The Fed's Race Against Recession

It has cut interest rates sharply, but banks and other lenders aren't playing along. And the dip in January payrolls suggests growing weakness in the service sector

Going into the last week in January, economy watchers were expecting a blitz of reports to shed some light on the overarching question of the day: Are we in a recession? Fresh data on everything from housing and manufacturing to the labor markets and gross domestic product failed to answer the question definitively, but they tended to lean more toward the downside than the upside. What the latest indicators do say clearly is that U.S. economic growth essentially ground to a halt in the fourth quarter of last year, and it appears to be no better than dead in the water in the first quarter.

Which way the economy goes from here, either up or down, will most likely be decided by the severity of the credit squeeze that began last year, and the news from that front is not good. The Federal Reserve has cut interest rates aggressively in an effort to offset the tightening of financial conditions caused by less available credit. But the cost of credit is not the biggest issue. Lenders are increasingly unwilling to provide loans because they perceive greater risk and uncertainty in doing so.

Despite the Fed's sharp cuts, rates on investment-grade corporate bonds have not come down much, and they remain high relative to Treasury yields, indicating investors' reduced appetite for risk. Banks are also increasingly stingy, as bad loans weaken balance sheets and, thus, the capacity and willingness to lend. In January banks further tightened their lending standards across nearly all loan types, even as borrowing demand weakened, according to the Fed's latest survey.

Those results, which most likely influenced the Fed's recent rate cuts, showed 32% of U.S. banks and twice as many foreign lenders demanded tougher terms and conditions on commercial and industrial loans to large and midsize companies, up from 19% in October. For small companies, 30% tightened their standards, up from 10%. Problems in the home mortgage market, where lending was also stricter, have spilled into commercial real estate, where 80% of banks raised the bar on new loans, the most since the survey began in 1990.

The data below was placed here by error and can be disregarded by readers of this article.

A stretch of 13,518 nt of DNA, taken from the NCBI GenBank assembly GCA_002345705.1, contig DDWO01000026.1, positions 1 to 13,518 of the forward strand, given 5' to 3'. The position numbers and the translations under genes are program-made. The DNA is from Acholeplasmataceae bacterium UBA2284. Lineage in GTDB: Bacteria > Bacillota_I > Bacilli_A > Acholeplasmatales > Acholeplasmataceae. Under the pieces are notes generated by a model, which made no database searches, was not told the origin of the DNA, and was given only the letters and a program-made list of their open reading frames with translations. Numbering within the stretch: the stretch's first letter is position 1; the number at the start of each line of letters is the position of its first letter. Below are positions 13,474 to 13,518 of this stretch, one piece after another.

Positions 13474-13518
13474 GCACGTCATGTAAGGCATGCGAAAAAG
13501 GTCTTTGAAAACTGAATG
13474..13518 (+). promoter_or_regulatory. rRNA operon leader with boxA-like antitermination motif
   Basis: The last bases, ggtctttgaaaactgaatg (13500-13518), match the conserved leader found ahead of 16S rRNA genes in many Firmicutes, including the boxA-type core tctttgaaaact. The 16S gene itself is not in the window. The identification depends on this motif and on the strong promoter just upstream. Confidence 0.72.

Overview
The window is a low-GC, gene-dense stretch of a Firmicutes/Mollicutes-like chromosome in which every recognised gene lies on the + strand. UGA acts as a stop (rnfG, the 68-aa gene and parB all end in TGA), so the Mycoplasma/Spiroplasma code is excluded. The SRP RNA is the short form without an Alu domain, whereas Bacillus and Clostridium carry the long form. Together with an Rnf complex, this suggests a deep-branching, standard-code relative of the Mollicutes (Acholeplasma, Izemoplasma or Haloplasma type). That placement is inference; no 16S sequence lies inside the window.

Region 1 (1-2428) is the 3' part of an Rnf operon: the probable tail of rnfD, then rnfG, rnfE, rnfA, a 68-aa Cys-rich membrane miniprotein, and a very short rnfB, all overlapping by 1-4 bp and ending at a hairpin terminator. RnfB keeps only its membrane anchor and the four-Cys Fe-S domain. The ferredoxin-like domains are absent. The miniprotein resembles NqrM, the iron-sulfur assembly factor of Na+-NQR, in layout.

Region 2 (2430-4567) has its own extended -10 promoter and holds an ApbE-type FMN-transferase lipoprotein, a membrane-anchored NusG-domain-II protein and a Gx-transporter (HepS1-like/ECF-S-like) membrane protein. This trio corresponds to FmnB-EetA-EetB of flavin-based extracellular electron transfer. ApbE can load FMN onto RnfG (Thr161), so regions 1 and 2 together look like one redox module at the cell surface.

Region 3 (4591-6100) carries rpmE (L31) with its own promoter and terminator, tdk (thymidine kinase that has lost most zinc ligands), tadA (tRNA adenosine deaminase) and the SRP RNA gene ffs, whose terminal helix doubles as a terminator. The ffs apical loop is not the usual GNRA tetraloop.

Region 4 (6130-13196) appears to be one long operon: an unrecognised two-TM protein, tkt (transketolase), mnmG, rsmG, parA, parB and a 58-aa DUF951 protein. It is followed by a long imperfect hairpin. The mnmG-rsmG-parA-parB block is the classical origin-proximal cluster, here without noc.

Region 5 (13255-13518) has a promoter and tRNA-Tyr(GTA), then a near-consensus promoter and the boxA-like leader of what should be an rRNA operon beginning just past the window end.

Both consumers and businesses are affected by tighter credit, but the impact on the business sector is more important. Credit is critical to corporate expansion, and expansion is what generates jobs and incomes for households. That means a key place to find recession clues will be the job markets, which are the crucial link between business activity and consumer income. The yearly growth rate of payrolls tracks the pace of capital spending just as closely as it does the growth in real wage-and-salary income.

That linkage is especially important right now, since consumers were the economy's linchpin throughout 2007, contributing more than 90% of last year's 2.2% annual growth rate. Despite the headwinds from soaring gas prices, falling home values, and stock market volatility, it was steady growth in jobs and incomes, as businesses continued to expand, that kept consumers spending—much more so than easy credit.

That's why the 17,000-job dip in January payrolls deserves special attention. That decline, combined with the January plunge in the Institute for Supply Management's index of nonmanufacturing activity, suggests growing weakness in the service sector. Over the past year services have been the engine of job growth, accounting for all of the net gains in payrolls, even as jobs in manufacturing and construction have fallen. In January private-sector service jobs rose a scant 52,000, less than half the average monthly gain in the prior six months. The slowdown was concentrated in business and professional services.

Weaker job markets, especially the new softness in services, are a sure sign that many businesses are starting to cut back, most likely amid economic uncertainty and stricter limits on credit. The trouble is, banks and credit markets appear to be tightening financial conditions faster than the Fed's rate cuts can loosen them up.

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